Cast: Robert Duvall, Lucas Black, Sissy Spacek, Bill Cobbs, and Bill Murray
Directed by Aaron Schinder
Screenplay by Chris Provenzano and C. Gaby Mitchell.
Get Low has a spark for good old fable storytelling but doesn’t keep the flame burning all the way through, leaving you with one of those Hallmark Channel tacked on ending.
Felix Bush (Robert Duvall in another one of his quite and grandiose performances), a legendary and feared hermit in 1930s Tennessee, decides after 40 years of seclusion to pay for a funeral party before he dies. All he wants is for people to come and tell them a story about him. This attracts the likes of funeral parlor Frank Quinn (Bill Murray in another one his great sarcastic roles) and his assistant Buddy (Lucas Black, the kid from Sling Blade all grown up) in creating this very odd once-in-a-lifetime event. Yet, something inside Bush is burning very deeply for him to make amends with local piano teacher Mattie Darrow (Sissy Spacek). Things are not what they seem for Bush and his funeral party.
The story starts out with miraculous detail to the environment and mood, from the crackling fires and woods that surround Bush’s cabin house to the details of Quinn’s office. Get Low knows its timeline and environment well, but then settles on a story about a guy filled with regret.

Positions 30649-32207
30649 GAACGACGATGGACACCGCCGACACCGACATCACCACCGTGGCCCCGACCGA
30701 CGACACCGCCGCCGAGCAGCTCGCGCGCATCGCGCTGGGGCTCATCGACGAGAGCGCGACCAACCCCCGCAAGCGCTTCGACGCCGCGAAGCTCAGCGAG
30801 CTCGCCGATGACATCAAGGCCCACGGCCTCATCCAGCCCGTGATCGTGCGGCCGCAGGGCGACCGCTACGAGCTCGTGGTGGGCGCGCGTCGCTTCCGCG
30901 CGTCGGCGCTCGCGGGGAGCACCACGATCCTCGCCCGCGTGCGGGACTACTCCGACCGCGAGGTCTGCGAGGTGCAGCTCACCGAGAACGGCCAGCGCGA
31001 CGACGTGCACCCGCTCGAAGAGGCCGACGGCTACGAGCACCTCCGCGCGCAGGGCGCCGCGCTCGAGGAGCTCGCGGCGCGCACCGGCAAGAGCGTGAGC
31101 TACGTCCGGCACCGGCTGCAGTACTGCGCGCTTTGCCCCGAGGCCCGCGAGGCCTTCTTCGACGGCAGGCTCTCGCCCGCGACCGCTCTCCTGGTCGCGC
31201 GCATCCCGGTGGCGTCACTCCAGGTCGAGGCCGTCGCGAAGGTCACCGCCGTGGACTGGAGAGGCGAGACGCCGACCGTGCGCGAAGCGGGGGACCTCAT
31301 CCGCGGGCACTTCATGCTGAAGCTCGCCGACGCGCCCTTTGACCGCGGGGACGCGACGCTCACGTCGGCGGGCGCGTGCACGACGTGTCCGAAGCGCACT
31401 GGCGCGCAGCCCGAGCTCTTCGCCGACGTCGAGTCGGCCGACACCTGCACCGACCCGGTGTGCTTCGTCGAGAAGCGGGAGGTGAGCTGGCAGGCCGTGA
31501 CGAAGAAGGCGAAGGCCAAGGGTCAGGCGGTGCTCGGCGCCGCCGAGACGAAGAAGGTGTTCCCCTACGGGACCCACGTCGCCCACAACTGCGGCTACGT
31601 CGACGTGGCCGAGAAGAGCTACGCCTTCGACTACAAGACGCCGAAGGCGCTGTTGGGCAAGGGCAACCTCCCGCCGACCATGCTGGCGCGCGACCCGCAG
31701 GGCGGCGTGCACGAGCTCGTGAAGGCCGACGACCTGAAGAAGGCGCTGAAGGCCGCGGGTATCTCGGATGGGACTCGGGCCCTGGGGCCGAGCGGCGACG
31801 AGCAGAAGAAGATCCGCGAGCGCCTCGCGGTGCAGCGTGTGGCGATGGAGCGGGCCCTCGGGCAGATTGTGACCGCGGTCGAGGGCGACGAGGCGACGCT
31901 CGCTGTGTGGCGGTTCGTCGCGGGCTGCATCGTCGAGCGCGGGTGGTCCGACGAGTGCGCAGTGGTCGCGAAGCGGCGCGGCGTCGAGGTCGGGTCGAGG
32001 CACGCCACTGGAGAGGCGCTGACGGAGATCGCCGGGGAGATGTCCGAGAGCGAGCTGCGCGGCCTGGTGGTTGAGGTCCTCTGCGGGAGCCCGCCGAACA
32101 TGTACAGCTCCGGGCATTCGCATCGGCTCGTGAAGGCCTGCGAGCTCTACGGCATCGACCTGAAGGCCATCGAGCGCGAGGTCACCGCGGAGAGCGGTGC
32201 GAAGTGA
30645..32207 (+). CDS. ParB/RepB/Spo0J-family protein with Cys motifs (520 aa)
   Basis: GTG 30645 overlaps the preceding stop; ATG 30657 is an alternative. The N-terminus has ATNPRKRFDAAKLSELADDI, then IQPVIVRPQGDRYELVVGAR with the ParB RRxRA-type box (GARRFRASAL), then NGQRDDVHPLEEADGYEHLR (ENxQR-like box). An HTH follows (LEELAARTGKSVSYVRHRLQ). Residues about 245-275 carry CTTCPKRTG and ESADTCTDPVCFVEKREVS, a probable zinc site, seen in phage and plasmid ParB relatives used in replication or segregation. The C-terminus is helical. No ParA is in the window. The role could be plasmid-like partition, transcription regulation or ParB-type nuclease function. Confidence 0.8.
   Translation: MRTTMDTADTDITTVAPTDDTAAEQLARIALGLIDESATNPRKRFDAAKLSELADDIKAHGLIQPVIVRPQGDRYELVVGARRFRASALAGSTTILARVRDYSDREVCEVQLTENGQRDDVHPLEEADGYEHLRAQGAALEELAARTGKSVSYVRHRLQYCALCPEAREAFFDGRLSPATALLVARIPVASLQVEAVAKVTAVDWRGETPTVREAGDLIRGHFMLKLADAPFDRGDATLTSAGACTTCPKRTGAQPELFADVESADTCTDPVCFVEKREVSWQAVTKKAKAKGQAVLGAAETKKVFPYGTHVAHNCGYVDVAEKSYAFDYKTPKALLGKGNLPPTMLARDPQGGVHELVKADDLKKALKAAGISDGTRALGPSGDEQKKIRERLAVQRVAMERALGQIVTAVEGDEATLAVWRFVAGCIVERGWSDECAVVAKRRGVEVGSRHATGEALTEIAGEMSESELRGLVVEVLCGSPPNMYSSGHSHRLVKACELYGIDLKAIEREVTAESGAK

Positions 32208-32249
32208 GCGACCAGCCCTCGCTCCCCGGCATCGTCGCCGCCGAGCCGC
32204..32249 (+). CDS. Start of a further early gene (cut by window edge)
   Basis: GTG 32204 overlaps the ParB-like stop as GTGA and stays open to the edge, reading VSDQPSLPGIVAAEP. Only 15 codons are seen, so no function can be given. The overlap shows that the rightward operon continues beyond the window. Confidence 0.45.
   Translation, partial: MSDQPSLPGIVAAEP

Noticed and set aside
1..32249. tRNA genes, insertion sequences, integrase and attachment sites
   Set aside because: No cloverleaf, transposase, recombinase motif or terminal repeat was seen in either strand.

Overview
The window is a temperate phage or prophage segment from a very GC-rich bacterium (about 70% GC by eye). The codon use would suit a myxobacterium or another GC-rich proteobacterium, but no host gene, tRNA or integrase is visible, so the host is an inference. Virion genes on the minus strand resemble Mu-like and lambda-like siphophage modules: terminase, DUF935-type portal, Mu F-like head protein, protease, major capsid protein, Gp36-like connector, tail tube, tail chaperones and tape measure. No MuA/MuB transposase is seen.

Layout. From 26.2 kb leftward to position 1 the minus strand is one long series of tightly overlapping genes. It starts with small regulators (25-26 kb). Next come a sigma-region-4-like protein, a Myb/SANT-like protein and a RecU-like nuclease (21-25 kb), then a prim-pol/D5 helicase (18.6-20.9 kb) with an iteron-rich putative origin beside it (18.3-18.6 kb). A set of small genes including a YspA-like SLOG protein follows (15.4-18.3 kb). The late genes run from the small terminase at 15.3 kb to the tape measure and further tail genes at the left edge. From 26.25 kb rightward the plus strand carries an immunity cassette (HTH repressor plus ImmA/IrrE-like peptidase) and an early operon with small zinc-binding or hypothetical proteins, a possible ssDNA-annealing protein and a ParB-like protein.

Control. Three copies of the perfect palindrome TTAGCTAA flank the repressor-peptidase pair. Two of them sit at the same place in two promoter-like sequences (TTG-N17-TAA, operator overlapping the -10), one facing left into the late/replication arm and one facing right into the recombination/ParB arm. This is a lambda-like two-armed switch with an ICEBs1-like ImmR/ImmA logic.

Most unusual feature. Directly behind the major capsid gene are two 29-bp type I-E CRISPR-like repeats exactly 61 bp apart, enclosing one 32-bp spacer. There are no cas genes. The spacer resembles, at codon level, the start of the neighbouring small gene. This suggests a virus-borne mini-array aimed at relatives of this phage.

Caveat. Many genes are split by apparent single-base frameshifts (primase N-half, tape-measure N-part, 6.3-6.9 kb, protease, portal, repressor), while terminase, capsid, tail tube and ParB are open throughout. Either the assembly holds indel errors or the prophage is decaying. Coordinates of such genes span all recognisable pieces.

Cinematographer Aaron Schneider makes his directorial debut and gives the film that special camera eye treatment, but it feels that all of the first act build up and detail get lost once the ball starts rolling towards its sugary sweet ending. Schneider shows a lot of promise in making it look great and letting the actors try out all their character quirk, but for next time needs to focus on a screenplay that is equal to the visuals.
With each character that is introduced, we think this film will take on an odd, but very surprising look at this town and this man they all fear. A thing or two about this type of grassroots storytelling can be taken from the Cohe Brothers films, since they know when and where to take these mysterious places with odd-ball characters to surprising and well thought out places.
What we do get are two special performances from Duvall and Murray. They are such valuable screen icons now that when the film reaches its half-baked point, they still give it their enigmatic touch and give us a bridge to the end. A monologue that Duvall gives at the climax is tacked on but he adds his own special and fascinating tics to it, making it something quite more powerful than it really is.
Get Low at the end feels like a practice run for Schneider, who shows a lot of visual promise and has the acting talent to help him fulfill it. All he needs now is to find a story that will take him all the way.